2. Aims & Objectives

1) To know the demographics of the patients most commonly involved by the disease in Kashmir.

2) To ascertain the sensitivity and specificity of MRI/CT scan in relation to clinical findings.

3) To find the commonest organ with primary disease to cause MSCC.

4) To know the commonest treatment modality employed for dealing with the disease.

3. Material & Methods

We undertook a retro-prospective hospital based study from July 2002 to June 2012. The patients were admitted in the Department of Neurosurgery, SKIMS during the study period. The patients were evaluated during hospitalization and were subjected to routine and specialized work up. A detailed history was taken including age, sex, residence and presenting complaints with emphasis on pain back/spine, weakness of lower limbs, urinary incontinence, fecal incontinence, dysaesthesia and smoking. A thorough physical examination was done with special emphasis on level of consciousness using standard Glasgow Coma scale, cranial nerve assessment, motor power of upper and lower limbs, loss of sensations, local spinal tenderness, gibbus and gait. Base line investigations including complete blood count, kidney function tests, liver function tests, electrocardiogram, coagulogram and chest X-ray were performed. USG abdomen was performed to rule out visceral metastasis or primary disease in the abdomen. Local spinal X-ray was done to look for any vertebral compression. Specialized tests were done, as per the clinical suspicion, as regards the underlying disease.

Once cord compression was suspected, CT scan/MRI study of the spine was undertaken after taking valid informed consent from the guardian or care taker. The vertebral level of cord compression and the degree of compression was noted. A thorough search was made to locate the primary disease in those with spinal metastases. If after detailed metastatic work up, the primary could not be located, then only was the patient labeled to have an occult primary disease.

4. Exclusion Criteria

Metastasis involving the cal sac below lower border of L1 in adults.

5. Observations & Results

A total of 46 patients of metastatic spinal cord compression, who were admitted and evaluated in the Department of Neurosurgery over a period of ten years from July 2002 to June 2012, were included in the study. The important observations made were as follows.

It was observed that majority of the patients in this study were males, with the commonest age group involved was of patients’ ≥60 years; with a mean age of 46.16 years (Table 1).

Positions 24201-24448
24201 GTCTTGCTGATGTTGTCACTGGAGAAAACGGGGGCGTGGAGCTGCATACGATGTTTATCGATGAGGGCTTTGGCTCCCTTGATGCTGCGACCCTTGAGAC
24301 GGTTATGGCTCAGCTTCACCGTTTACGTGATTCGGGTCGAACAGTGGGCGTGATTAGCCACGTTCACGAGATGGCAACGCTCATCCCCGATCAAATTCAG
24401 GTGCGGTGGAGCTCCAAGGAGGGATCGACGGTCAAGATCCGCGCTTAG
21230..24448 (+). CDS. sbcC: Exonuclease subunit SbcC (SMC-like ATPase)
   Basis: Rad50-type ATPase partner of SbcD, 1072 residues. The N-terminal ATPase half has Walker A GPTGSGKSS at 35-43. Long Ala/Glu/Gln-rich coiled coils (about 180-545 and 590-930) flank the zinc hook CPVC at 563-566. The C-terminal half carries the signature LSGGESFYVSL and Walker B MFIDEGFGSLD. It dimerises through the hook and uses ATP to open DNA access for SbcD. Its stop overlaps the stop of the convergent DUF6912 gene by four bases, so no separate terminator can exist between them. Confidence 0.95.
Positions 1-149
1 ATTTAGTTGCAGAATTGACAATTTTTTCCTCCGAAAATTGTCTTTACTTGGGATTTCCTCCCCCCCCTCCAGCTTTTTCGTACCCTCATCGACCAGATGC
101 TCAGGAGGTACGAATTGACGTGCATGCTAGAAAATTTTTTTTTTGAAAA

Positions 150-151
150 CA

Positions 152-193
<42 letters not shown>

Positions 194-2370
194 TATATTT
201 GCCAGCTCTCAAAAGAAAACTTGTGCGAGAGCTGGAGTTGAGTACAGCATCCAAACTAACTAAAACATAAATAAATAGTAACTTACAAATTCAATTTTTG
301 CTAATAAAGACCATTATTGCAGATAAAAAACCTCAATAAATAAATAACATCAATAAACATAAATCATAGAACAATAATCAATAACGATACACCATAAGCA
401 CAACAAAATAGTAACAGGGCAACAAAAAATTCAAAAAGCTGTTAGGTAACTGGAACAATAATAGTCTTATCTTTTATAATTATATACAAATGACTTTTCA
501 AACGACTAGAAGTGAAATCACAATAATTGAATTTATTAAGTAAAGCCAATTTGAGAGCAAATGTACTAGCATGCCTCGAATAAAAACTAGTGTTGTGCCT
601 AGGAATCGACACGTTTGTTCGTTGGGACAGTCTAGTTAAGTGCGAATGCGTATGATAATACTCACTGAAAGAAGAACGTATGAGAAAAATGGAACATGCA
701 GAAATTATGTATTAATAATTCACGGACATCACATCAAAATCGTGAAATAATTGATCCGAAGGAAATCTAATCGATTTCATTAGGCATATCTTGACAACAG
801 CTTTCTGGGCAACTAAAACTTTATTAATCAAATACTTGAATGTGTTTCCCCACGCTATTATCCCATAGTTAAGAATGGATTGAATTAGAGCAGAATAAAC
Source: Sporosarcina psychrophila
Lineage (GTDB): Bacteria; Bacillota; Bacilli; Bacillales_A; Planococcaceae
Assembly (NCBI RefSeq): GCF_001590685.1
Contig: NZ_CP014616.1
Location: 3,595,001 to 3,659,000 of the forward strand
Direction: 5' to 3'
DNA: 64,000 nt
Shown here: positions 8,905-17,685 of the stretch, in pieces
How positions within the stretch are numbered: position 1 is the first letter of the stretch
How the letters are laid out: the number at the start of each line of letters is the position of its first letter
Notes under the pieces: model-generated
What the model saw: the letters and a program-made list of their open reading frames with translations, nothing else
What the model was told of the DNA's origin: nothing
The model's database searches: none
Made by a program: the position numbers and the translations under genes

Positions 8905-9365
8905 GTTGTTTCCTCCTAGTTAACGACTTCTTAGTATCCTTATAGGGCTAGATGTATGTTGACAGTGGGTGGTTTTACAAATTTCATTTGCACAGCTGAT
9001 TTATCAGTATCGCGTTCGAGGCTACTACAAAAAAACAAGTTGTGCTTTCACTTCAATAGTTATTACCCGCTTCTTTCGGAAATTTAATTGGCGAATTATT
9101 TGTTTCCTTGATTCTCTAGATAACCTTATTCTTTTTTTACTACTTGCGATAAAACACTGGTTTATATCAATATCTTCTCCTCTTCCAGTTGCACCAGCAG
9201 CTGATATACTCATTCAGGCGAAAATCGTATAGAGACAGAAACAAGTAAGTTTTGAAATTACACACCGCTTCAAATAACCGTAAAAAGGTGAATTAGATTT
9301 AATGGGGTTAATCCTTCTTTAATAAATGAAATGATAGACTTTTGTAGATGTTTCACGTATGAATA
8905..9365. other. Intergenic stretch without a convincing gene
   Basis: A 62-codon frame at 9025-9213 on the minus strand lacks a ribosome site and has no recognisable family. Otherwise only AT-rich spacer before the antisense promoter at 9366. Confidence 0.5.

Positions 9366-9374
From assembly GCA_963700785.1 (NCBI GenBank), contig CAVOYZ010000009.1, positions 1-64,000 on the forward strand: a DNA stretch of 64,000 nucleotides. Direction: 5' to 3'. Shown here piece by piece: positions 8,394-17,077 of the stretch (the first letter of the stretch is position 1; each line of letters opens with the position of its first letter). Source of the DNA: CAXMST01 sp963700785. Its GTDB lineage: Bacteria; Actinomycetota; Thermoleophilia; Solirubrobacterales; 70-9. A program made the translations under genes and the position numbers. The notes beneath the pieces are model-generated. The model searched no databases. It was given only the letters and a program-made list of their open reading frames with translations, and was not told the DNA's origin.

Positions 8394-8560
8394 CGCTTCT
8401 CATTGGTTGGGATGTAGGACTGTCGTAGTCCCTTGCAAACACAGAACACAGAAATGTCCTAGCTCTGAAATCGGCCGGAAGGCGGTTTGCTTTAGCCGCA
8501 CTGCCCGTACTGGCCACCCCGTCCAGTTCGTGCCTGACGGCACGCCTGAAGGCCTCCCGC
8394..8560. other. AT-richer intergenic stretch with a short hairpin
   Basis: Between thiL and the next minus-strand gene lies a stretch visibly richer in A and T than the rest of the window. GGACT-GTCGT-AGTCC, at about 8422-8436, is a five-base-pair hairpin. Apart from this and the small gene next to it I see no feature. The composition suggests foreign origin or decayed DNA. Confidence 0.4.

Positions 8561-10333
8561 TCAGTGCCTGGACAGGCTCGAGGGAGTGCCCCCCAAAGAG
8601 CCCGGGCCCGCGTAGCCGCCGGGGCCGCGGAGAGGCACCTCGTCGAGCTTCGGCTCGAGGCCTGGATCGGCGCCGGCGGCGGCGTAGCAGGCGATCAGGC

Metastatic cord compression was commoner in rural population as they formed a major chunk of our state’s population and they do not have an easy access to tertiary health care. Incidence increased with age and one-third of patient’s were >60 years of age (Table 2).

50.79% patients had history suggestive of smoking. More than one symptom was seen in all of the patients on presentation. None of the patients we studied had signs of cerebellar involvement. Cranial nerve examination was normal in all patients at time of presentation (Table 3).

Occupational trends followed the general trends in the population and no subset of the population was particularly susceptible (Table 4).

Upper limb power was predominantly Grade IV and Grade V; no patient had Grade I power in upper limbs. Lower limb power at time of admission was predominantly Grade III and Grade IV; only one patient had Grade V power in lower limbs at presentation (Table 5).

MRI was the diagnostic modality employed in nearly 82.61% patients, either alone or in combination with CT scanning. CT scan alone was used only in 17.39% patients (Table 6).

The commonest primary malignancy to metastasize amongst males was lung malignancy in 9 (31.03%) patients. Amongst females, the commonest primary malignancy to metastasize was breast malignancy in 8 patients, which accounted for 47.06% of metastatic tumors amongst females (Table 7).

In our study, cord compression involved one region of spine in 82.60%, two regions of spine in 17.40% patients (Table 8).

The commonest primary malignancy to metastasize to the spine was Non-Hodgkin’s lymphoma in 11 (23.91%) patients, followed in turn by lung malignancy in 10 (21.74%) patients, breast malignancy in 8 (17.39%) patients and prostatic carcinoma in 6 (13.04%) patients (Table 9).